Grandad was the 9th child (8th surviving) of 12. Only one of the eight before him had died; two of the three after died as babies. He was born in the workhouse in Minster on the Isle of Thanet in Kent. History doesn't record what happened to the seven other children while their mother was in the workhouse giving him life, but we do know it only happened because his father was out at sea, or drunk, or gambling, in another port. I clearly remember Grandad describing the time his father came back from sea - he was a fisherman, and later a fishmonger (a skill Grandad inherited, the last of five generations, although my late father was pretty handy with a fish, too), and in between quite often a dock labourer - and spun gold sovereigns, at least two, maybe three, across the table. But there were no gold sovereigns for Polly Patterson, Grandad's mother, on Sunday the 3rd of May 1908. And heaven knows how she was treated in the workhouse - which was the only place the poor could go for medical care in those days. She was far from her own Great Yarmouth family in Norfolk, and her husband's family were near, but clearly useless.

She chose his name - as she did for Uncle Matt and Aunt Alice ("Dolly") and Uncle Bill and Auntie Nellie, and Amy, one of the babies who died - from her own family.

And not long ago, I discovered that she also had him Christened - on the 22nd of May, probably in the church of S. Mary in Minster. I wish I could have told my Nan this (she died in 2009, aged 95). Her confirmation middle name was Mary, and she was married as Annunziata Mary. They could have had the high altar for their wedding after all.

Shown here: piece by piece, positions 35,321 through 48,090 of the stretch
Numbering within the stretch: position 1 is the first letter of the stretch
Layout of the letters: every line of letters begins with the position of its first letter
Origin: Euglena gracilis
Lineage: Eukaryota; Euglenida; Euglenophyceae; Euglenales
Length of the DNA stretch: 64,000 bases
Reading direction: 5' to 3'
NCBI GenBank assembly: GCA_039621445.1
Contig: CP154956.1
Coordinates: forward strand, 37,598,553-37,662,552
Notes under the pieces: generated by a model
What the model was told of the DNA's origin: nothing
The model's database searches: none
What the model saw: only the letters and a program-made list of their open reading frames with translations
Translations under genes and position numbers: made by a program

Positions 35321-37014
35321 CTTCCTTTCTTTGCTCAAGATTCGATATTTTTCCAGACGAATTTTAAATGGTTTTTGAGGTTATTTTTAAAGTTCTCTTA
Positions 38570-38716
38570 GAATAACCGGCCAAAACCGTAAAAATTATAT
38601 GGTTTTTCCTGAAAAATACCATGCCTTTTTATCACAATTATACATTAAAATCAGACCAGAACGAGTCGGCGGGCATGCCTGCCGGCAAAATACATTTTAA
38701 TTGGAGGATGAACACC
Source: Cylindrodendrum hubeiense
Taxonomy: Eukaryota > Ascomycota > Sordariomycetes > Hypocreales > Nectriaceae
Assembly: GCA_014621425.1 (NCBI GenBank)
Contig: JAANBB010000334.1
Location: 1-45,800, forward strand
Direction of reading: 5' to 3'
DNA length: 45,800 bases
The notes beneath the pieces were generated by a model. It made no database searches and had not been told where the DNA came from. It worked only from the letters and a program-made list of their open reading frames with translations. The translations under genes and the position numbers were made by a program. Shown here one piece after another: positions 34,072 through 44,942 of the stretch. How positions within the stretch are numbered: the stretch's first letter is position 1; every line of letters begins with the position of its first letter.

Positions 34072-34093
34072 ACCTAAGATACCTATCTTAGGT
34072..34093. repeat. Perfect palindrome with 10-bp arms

Of course, as he said nearly 34 years ago "it doesn't matter". But it did. Polly died, having given birth to twelve children, and aged just 37, when Grandad was not yet six. His sister Rose was six months old. The family scattered and crumbled, and never really worked as a family again. He later made a life for himself, with considerable help from his wife's family (which always did, and still does, work as a family) and his own children, but on the back of his own quick wits and indomitable courage. Speaking to a friend who survived a horrific childhood, she observed "when you've lived in the abyss, you're never really scared of anything again".

Two last vignettes of this complex man I am proud to descend from. At a New Year's Eve party a woman arrived on crutches. Not because she'd had an accident, but because she was permanently disabled. Grandad made a point, without making a point, of dancing with her. He wanted no one to be left out of the party.

And one time, in the days of IRA attacks on London and elsewhere, my sister and I were playing draughts by the window of their front room, on a table he had made himself, and he sidled up and said "there was an Irishman out there the other day, trying to blow up a bus". "No?!" "Yes, but he couldn't get his mouth round the exhaust pipe."

I doubt that the day of his birth was a happy one, but I, and many others of us, are very happy that he was born. He did matter. So, Happy Birthday, Grandad.


Richard Haggis
Barton-upon-Bayswater, Oxford
May 2015